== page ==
The FMD is the same size and shape as a mosquito’s stinger (40 microns — less than the width of a human hair). It’s so sharp that it can be easily inserted into your tissue with minimal surrounding damage, which means less invasiveness, bleeding and pain and quicker recovery times.

But here is where it get’s even more interesting…

This FMD is two cancer treatments combined into one medical device.

The team works with lesser-known optical therapy treatments, so the FMD injects fluids that deliver conventional chemotherapy drugs or nanoparticles. It can also deliver light from powerful lasers to destroy cancerous tissue.

Lasers inside the complex environment of a human body are not as precise as you might think. Light and tissue scatter, and the light delivered actually becomes very blurry because it doesn’t stay confined to the area around the delivery point. A good analogy is how an automobile’s headlights scatter out in a foggy night.

So the FMD is designed to control this scattering by delivering both light and light-absorbing nanoparticles at the same time.

The nanoparticles are injected into the tumor, and the light is absorbed exactly where it needs to be.

This provides a medium to “ferry” drugs across the cell membrane.

One of the main targets of the fiber optic needle is one of the most difficult forms of cancer: brain cancer. The problem with brain cancer is that tumors are rooted into tissue like weeds are rooted in dirt. If you cut them out, it tears up the “ground” inside your brain. But with the FMD, surgeons could potentially highlight the cancerous tissue with light-absorbing nanoparticles and then destroy it with pinpoint accuracy.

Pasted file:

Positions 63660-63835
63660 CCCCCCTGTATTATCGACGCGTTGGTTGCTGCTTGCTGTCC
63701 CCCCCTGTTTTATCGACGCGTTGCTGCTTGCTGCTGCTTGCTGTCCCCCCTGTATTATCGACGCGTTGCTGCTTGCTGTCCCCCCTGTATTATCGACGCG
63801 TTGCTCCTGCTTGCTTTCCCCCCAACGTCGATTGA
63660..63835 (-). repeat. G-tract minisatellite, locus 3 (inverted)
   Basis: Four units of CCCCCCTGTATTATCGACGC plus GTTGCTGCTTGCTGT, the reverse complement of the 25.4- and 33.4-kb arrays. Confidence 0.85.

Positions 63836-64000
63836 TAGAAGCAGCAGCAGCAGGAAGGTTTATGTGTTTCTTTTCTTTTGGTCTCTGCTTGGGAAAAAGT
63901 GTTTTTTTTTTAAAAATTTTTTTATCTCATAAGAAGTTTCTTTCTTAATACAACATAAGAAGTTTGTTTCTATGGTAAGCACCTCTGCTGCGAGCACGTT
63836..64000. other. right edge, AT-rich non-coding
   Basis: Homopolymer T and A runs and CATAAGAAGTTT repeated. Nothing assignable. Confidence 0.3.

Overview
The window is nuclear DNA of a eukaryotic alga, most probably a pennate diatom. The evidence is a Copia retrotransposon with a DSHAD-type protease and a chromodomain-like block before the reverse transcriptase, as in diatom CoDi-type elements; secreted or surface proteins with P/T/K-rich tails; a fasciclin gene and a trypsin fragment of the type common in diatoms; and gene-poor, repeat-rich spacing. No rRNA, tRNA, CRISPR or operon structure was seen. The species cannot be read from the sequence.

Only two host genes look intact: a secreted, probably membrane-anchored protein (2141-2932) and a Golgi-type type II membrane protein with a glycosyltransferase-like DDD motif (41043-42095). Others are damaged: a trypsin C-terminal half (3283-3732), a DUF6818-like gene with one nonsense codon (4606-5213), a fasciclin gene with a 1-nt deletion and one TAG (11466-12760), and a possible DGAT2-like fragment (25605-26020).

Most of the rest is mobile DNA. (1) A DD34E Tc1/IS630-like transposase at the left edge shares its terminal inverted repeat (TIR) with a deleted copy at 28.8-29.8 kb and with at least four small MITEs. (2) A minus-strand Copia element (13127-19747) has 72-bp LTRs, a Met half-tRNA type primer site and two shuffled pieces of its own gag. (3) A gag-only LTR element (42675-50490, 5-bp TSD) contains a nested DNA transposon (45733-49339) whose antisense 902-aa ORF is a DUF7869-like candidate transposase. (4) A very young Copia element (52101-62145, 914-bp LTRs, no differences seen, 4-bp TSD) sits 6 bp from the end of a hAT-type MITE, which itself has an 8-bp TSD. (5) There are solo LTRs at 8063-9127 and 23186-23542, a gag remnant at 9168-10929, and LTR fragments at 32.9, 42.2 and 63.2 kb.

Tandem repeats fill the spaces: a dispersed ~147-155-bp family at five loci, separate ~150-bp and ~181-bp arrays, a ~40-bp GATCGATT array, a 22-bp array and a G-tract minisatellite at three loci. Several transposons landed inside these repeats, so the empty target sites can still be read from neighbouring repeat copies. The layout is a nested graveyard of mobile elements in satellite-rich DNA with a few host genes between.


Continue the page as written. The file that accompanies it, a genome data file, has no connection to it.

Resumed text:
John Robertson, or “Dr. Bob” as he’s nicknamed, is the director of the Center for Comparative Oncology at Virginia Tech’s vet school. Dr. Bob and his wife have both personally dealt with cancer. He says the FMD could potentially go a long way:

“By the time that we see the more advanced forms of both bladder tumors and brain tumors in people, we’re past the point really where we’re going to do much to help them. The morbidity, mortality over the few years, three, four, five years, the amount of suffering, the things that happen to patients are just horrific… This device and the folks that are working with it and the things that we can do with it, the broad applications, are going to allow us to get at those advanced cases and offer these patients… some hope, some new ideas.”

Feasible ideas in breakthrough technologies can be the seeds of blooming wealth. But they must be vigilantly guided through the entrepreneurship process. In the words of inventor, entrepreneur, and author Ray Kurzweil (who learned this at an early age), “I quickly realized that timing was the most important thing to invention. Most inventions fail because the timing is wrong.” The correct timing that he refers to depends on the marketplace that’s ready to receive it. Fortunately, we’ve devoted a lot of resources to getting the timing and investment strategies just right for our readers. Click here to learn how to profit from a technology similar to the one discussed in this article, but with the advantage of commercial viability. It’s locked, loaded and ready to fire.

Josh Grasmick
Penny Sleuth